11:01 AM, 12th April 2023, About 11 months ago 31
A controversial appearance by Labour MP Diane Abbott on ITV’s ‘Good Morning Britain’ led to claims that landlords are ‘charging tenants to view’ a property.
But when Ms Abbott was asked by Property118 for evidence to back up this claim, there has been no response.
The claim starts with co-presenter Richard Madeley asking Ms Abbott about landlords charging potential tenants to view a home.
Ms Abbott replied: “They are now charging just to look at a property, some of them are charging a relatively small amount, £30, but some of them are charging hundreds of pounds.”
Fellow presenter Kate Garraway highlighted that a journalist on the show had investigated and could find no evidence that landlords are charging potential tenants to view a property.
She added that the law now makes the paying of these fees illegal and asked Ms Abbott what evidence she had.
Ms Abbott said her ‘evidence’ was anecdotal and there was no evidence from tenant surveys.
However, she doubled down on the allegation and said, ‘a lot of estate agents’ are saying that tenants are being charged and ‘this is something that needs to be cracked down on’.
Ms Abbott continued: “One of the things a Labour government would do is to bring in a renters’ charter and one of the things that would say is in no circumstances can landlords charge just to view a property.”
Ms Garraway highlighted that the law already prevents this from happening, so Labour would not have to bring in a new law to deal with the issue.
Ms Abbott replied: “But it doesn’t seem to be biting, does it? Because you hear too much anecdotal evidence, certainly in London, of people charging to view.”
The only evidence that Property118 could find was one platform for agents offering to arrange viewings at £30 each – to ‘guarantee’ a viewing. The platform is no longer available.
And in 2018, a BBC investigation found that a London letting agent was charging £300 per viewing.
We could find nothing about agents or landlords who are charging potential tenants to view a property since the Tenant Fees Act came in.
However, a Which? investigation in February highlighted various scams online with fraudulent listings on SpareRoom – a flat-sharing site – highlighted that some tenants are being asked to pay to view a property which would be refunded if they turned up. SpareRoom said it responds quickly to these scam attempts.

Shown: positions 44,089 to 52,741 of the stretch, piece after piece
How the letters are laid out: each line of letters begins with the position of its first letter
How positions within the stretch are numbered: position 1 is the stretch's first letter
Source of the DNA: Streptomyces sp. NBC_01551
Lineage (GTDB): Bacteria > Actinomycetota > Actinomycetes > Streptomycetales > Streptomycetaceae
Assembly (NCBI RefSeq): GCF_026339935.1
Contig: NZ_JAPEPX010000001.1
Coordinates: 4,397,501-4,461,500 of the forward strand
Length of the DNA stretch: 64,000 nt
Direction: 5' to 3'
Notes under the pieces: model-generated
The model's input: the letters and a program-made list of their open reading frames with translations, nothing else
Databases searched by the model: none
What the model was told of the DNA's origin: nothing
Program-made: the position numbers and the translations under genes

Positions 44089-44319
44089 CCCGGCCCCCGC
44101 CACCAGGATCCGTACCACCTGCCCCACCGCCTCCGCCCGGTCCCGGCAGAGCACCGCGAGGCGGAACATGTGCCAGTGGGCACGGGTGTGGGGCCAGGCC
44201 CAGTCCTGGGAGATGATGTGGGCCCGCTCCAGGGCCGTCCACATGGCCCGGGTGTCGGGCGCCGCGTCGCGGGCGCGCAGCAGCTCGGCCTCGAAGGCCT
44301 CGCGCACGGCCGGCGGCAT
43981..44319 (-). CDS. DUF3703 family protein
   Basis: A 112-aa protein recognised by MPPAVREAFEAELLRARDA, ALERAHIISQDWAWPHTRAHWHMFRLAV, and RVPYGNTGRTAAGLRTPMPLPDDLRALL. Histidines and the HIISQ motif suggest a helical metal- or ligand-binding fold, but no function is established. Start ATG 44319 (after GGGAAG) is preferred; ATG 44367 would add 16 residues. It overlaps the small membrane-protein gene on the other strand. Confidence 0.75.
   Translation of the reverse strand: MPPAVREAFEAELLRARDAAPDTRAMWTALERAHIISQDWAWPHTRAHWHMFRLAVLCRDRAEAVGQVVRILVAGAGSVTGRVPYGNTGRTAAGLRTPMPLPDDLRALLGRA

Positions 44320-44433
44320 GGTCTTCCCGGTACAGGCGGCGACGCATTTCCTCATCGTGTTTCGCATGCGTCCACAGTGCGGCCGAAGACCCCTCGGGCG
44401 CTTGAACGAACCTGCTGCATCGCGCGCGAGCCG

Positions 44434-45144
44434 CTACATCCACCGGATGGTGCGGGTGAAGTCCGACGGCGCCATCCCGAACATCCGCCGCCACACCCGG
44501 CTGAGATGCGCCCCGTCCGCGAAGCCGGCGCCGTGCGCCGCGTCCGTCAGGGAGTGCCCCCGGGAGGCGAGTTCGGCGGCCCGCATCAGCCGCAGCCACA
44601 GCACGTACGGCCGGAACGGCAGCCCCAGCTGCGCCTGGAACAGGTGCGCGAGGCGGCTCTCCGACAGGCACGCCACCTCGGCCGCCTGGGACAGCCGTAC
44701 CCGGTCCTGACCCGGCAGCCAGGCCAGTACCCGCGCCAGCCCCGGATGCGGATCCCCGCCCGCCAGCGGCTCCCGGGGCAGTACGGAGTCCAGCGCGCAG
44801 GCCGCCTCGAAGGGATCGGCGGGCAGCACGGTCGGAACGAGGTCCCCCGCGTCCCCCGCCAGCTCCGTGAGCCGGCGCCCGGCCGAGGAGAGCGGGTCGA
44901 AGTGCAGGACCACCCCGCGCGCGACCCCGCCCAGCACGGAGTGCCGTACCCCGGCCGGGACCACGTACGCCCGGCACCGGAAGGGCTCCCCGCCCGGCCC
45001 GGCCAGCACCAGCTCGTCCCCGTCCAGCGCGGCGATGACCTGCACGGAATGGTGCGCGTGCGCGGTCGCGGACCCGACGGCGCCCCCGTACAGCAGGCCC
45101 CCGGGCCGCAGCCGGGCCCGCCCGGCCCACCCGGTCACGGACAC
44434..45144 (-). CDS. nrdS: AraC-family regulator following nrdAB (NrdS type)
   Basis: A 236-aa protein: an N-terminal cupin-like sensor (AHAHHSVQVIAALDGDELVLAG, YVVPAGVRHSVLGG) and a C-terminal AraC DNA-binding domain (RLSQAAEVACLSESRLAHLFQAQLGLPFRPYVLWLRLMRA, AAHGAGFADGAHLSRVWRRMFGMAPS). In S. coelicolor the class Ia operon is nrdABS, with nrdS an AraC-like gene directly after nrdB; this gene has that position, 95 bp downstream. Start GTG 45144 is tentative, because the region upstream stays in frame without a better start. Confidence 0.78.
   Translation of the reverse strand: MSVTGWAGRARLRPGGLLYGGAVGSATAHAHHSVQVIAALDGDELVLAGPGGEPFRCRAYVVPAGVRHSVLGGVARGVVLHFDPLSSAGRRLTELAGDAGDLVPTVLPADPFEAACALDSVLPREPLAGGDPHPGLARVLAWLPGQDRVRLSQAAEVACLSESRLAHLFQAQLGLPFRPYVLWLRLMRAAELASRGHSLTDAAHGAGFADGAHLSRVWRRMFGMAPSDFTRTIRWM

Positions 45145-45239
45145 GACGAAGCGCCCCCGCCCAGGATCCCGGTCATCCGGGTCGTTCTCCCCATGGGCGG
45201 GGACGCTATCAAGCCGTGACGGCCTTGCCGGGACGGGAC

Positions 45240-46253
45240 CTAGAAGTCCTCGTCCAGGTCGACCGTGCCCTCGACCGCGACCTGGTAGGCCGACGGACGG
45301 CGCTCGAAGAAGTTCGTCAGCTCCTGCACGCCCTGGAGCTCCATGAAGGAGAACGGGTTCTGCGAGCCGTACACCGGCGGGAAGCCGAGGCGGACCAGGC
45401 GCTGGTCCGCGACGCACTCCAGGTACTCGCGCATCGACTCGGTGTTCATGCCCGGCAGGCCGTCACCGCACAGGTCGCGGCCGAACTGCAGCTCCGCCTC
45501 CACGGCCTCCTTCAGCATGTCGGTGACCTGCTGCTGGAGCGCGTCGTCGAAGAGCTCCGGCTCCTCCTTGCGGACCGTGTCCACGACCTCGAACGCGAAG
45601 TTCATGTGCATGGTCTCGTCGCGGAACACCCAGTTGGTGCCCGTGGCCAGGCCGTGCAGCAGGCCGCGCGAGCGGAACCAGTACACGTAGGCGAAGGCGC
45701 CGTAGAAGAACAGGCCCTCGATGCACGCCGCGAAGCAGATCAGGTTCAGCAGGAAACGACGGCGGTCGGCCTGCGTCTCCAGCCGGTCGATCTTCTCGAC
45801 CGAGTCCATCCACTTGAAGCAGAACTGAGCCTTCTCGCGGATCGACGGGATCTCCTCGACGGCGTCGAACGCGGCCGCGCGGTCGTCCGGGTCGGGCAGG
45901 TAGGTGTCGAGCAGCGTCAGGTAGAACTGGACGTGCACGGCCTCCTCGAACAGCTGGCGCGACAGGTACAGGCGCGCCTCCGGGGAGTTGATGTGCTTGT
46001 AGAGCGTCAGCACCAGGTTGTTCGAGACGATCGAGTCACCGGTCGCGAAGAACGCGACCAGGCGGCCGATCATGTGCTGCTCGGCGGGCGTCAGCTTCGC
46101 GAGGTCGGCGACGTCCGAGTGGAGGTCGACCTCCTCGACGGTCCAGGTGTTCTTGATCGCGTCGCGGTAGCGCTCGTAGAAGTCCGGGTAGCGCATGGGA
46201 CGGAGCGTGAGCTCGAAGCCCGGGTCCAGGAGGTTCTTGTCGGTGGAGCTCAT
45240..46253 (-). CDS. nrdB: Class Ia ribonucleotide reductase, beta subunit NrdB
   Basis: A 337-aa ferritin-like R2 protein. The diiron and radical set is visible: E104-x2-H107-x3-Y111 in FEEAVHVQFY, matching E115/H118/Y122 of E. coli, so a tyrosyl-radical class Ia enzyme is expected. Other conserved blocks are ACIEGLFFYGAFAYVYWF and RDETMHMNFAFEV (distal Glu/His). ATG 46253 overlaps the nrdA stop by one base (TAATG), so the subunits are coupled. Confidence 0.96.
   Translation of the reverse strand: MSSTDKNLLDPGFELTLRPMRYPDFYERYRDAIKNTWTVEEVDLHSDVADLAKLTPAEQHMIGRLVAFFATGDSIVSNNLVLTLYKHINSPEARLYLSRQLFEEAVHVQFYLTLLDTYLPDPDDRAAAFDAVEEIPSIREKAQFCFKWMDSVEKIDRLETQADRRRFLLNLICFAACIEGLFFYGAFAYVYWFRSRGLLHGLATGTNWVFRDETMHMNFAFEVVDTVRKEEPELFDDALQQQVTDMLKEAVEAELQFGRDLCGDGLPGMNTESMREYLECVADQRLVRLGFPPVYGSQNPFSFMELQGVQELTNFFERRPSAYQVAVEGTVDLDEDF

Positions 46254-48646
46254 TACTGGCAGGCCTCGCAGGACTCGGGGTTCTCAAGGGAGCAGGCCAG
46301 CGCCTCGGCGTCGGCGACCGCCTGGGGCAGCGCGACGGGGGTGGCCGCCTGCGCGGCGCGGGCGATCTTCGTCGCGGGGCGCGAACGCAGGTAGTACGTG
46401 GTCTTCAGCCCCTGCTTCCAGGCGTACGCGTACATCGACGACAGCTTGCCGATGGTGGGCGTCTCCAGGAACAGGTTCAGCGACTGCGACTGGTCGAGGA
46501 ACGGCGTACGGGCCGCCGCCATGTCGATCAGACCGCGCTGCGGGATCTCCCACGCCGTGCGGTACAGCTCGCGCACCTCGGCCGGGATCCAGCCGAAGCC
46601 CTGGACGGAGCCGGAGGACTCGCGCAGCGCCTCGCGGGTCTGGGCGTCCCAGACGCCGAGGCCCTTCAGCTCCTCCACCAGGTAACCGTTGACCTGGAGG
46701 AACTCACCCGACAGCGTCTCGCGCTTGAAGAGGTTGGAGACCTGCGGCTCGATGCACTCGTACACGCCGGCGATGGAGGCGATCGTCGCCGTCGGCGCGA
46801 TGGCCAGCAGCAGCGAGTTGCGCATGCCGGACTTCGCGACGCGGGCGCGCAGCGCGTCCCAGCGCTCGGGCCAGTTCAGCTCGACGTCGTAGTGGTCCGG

David Oliver, the compliance manager at Propertymark, told us: “Agents charging fees to view private rented properties goes against the Tenant Fees Act 2019, so not only is it illegal but is highly immoral and something no agent should be practising.
“Members of the public should be aware that if they do know of an agent who is doing this, they should report them to the redress scheme they are registered to which legally has to be displayed on the agents’ website.
“They should also report this to the agent’s local authority as its trading standards department enforces the Tenant Fees Act legislation.”
Indeed, the Ministry of Housing, Communities and Local Government’s guidance on the Tenants Fees Act makes clear:
What payments are not permitted under the ban?
Can I ask a tenant to pay a fee to view a property?
No. You cannot charge for this as viewing a property is part of the process connected with granting a tenancy.
And since Property118 could find no evidence that landlords are charging potential tenants to view a property, we contacted tenant organisations about poor landlord and agent practices.
Both Generation Rent and Acorn, which represents tenants, did not reply to our requests for information.
We also contacted Diane Abbott’s office for comment about her claims on Good Morning Britain and proof – even if anecdotal – of landlords asking for payment to view a property. There has been no reply.
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